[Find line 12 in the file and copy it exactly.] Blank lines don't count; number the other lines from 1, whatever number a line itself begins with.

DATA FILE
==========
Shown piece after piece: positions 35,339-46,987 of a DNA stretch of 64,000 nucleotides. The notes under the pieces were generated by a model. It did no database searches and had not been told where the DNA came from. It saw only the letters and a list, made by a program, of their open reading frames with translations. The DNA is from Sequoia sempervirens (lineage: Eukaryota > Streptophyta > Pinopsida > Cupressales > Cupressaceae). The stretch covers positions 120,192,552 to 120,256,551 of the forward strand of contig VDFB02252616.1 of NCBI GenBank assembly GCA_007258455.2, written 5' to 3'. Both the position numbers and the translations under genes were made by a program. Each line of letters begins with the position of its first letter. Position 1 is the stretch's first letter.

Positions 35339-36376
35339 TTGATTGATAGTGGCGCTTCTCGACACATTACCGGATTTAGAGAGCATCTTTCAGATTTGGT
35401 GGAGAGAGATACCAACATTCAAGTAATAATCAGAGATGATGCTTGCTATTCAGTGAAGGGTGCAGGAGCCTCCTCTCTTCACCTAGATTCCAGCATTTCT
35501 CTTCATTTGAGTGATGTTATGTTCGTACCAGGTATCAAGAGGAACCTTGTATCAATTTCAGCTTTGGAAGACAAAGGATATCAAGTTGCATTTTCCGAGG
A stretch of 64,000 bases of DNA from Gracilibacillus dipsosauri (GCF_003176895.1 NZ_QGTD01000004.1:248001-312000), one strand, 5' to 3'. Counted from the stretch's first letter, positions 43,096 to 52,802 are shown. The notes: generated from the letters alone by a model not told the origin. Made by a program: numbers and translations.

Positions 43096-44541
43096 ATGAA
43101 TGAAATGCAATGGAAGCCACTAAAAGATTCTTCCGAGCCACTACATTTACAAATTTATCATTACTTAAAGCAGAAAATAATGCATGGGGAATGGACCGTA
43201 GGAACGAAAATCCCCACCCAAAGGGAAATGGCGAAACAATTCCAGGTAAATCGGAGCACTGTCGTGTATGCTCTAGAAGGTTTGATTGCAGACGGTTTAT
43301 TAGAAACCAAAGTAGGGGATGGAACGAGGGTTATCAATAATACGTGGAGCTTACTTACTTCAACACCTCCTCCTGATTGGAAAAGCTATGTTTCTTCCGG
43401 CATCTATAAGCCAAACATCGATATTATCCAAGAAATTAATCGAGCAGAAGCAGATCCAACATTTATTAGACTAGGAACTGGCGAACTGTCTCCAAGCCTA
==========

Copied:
43401 CATCTATAAGCCAAACATCGATATTATCCAAGAAATTAATCGAGCAGAAGCAGATCCAACATTTATTAGACTAGGAACTGGCGAACTGTCTCCAAGCCTA